Entries in SeaWorld (8)


SeaWorld Killer Whale Injury Spurs PETA Complaint

Hemera/Thinkstock (file photo)(SAN DIEGO) -- A killer whale at SeaWorld in San Diego is recovering from a nasty gash to its jaw that is the subject of a dispute between the park and the animal rights group PETA.

SeaWorld says the 11-year-old killer whale named Nakai was injured during a show last month when he somehow came in contact with a portion of the pool.  The gaping hole is so big that Nakai’s jawbone was left exposed.

PETA says an anonymous whistle-blower told them that Nakai was attacked by other captive, angry orcas at the park.

“You can’t keep three young males together in what is, for them a fishpond or a fishbowl,” PETA president and co-founder Ingrid Newkirk told ABC News.  “They will have nowhere to go unless they can swim through concrete when they feel aggressive towards each other.”

The animal rights group has filed a complaint with the U.S. Department of Agriculture, saying it wants SeaWorld disciplined for not keeping the whales separated as required under the Animal Welfare Act.  The law requires incompatible marine mammals to be kept in separate enclosures, PETA said.

SeaWorld says veterinarians determined the injury was not a result of an animal bite and provided video to ABC News showing Nakai on the mend. Trainers and veterinarians say they are closely monitoring his recovery and treating him with antibiotics.

“He’s [Nakai] doing very well and interacting with all the other whales and trainers,” said Kristi Burtis, supervisor of animal training at SeaWorld.

Nakai is a killer whale with a violent family tree.  Nakai’s father, Tilikum, was the orca that killed a trainer at SeaWorld in Orlando, Fla., two years ago.

“It’s hard to tell if they’re just playing rough or if these are just aggressive interactions between individuals,” said Robert Pitman of the National Marine Fisheries Service in San Diego.

Copyright 2012 ABC News Radio


SeaWorld Near-Fatal Whale Attack Video Released

Hemera/Thinkstock(NEW YORK) -- The just-released 2006 video of a veteran trainer at SeaWorld being grabbed by his leg and dragged under water by a 5,000-pound killer whale indicates that the animal might have been trying to send a message, the journalist who obtained the video said.

"I think she was trying to tell him, 'Hey, I got to go take care of my kid ... she's calling for me, and I don't want to perform,'" said David Kirby, who made the video public for his new book, Death at SeaWorld.

Ken Peters, then 39, was seen flailing helplessly as he is dragged underwater by Kasatka, a 30-year-old killer whale that he'd trained for years.

Kasatka, who was featured in performances at SeaWorld's San Diego theme parks, is seen rag-dolling Peters, holding him underwater as a minute passes, then bringing him up.  Then she releases him, and Peters thrashes for the edge of the pool.  Trying to run, Peters stumbles, his feet mangled.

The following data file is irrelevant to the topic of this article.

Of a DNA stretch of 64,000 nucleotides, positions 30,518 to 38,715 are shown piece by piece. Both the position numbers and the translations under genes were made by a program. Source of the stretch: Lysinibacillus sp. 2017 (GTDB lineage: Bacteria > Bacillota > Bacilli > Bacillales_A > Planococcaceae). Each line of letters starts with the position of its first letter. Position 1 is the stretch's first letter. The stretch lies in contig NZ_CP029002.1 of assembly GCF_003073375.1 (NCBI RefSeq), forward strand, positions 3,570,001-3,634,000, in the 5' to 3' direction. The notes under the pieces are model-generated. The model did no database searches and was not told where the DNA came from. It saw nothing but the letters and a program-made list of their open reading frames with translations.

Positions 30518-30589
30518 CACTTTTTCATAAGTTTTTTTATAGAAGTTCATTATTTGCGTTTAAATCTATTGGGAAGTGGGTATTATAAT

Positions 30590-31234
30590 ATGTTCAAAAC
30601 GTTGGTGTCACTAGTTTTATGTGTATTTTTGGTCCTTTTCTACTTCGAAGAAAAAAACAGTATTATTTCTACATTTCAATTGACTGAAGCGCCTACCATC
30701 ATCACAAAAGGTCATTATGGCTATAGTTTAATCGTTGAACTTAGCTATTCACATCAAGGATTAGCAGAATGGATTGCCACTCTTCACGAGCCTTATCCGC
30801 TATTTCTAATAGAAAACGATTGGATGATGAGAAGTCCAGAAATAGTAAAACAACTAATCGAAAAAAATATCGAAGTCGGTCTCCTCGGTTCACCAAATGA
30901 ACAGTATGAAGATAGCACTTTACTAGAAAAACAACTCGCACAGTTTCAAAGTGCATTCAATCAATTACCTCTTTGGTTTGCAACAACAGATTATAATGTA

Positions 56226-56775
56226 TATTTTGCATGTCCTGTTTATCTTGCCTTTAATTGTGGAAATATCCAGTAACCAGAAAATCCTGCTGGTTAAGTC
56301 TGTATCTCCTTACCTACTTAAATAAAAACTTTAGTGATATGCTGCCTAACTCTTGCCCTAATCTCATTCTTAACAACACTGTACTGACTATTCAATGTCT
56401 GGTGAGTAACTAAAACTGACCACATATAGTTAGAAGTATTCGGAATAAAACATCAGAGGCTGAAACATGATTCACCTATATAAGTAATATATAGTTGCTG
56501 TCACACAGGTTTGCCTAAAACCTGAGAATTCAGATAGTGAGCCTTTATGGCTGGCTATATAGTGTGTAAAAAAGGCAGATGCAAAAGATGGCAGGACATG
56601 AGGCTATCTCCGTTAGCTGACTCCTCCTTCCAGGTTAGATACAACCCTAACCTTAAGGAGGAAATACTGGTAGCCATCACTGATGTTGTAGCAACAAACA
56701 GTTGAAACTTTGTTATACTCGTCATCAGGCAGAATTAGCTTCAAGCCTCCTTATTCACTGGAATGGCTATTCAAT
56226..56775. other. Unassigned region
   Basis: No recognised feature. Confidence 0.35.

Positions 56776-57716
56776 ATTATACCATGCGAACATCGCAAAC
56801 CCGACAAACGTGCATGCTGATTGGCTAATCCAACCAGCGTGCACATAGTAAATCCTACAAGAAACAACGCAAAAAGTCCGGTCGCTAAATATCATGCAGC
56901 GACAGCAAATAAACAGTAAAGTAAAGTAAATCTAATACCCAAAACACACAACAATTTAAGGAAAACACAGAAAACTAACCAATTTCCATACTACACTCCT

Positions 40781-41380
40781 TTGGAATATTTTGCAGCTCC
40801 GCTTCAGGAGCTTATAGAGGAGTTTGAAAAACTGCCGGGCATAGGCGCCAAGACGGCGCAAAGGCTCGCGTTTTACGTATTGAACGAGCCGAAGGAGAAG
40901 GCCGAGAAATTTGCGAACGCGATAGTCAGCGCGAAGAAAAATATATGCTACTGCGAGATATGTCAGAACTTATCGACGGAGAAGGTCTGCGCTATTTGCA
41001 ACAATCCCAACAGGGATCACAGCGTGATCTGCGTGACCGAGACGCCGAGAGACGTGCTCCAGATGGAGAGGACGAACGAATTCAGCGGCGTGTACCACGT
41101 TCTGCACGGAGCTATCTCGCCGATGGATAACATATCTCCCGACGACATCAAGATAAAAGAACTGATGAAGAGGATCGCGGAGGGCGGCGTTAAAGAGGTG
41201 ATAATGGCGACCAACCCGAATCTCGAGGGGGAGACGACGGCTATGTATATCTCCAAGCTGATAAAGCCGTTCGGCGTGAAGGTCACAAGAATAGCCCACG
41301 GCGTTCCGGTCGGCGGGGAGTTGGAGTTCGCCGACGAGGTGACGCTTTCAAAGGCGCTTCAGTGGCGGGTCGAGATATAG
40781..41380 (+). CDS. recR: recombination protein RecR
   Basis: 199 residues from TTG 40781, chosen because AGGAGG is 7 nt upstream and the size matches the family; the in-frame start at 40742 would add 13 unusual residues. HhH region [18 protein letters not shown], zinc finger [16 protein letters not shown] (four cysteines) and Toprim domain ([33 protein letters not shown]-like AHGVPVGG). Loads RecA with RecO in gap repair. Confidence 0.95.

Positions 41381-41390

"If she wanted to kill him, she would have killed him," former trainer Thad Lacinak said.  "We are taught to remain calm.  If you get excited, the animal will get excited."

Kirby says that Peters is incredibly lucky to be alive.

"He's kicking his legs, trying to keep her away from his body, and then she grabs him again, and down they go," Kirby said.

The video became a dramatic piece of evidence in a Florida courtroom in the fall of 2011, when federal regulators defended their decision to issue a citation against Sea World.  This came after a fatal incident at SeaWorld Orlando in 2010, when 40-year-old trainer Dawn Brancheau was pulled underwater and killed by the 11,000-pound killer whale Tilikum.

That was the whale's third fatal attack on a human.  After a year long hiatus after the incident, Tilikum returned to performing at Sea World in March 2011.

The Occupational Safety and Health Administration claimed the theme park put trainers like Brancheau at risk, and that this video proves SeaWorld was aware of the dangers.

In response to the case at the time, SeaWorld asserted it was unaware the whales could be deadly, and told ABC News on Tuesday that after the 2006 incident, Peters "showed skillful execution of an emergency response plan" and "returned to work shortly after this incident and remains a member of the team at Shamu Stadium to this day."

video platform video management video solutions video player

Copyright 2012 ABC News Radio


"Death at SeaWorld": Book Slams Popular Theme Park

Hemera/Thinkstock(NEW YORK) -- More than two years after the horrific death of a SeaWorld killer whale trainer, former trainers from the popular Orlando, Fla., theme park have taken the park to task for its safety record and its treatment of killer whales, also known as orcas, in the new book, Death at Sea World.

In February 2010, a 12,000-pound killer whale named Tilikum dragged veteran trainer Dawn Brancheau under water to her death.  Tilikum was also linked to two other deaths -- that of another trainer in 1991 and of a man who snuck into Tilikum's tank in 1999.

"SeaWorld can make the environment safe, according to them, 98 percent of the time.  But what happens when the world's top predator decides to go off behavior?" former trainer Jeffrey Ventre asked in an interview with ABC's 20/20.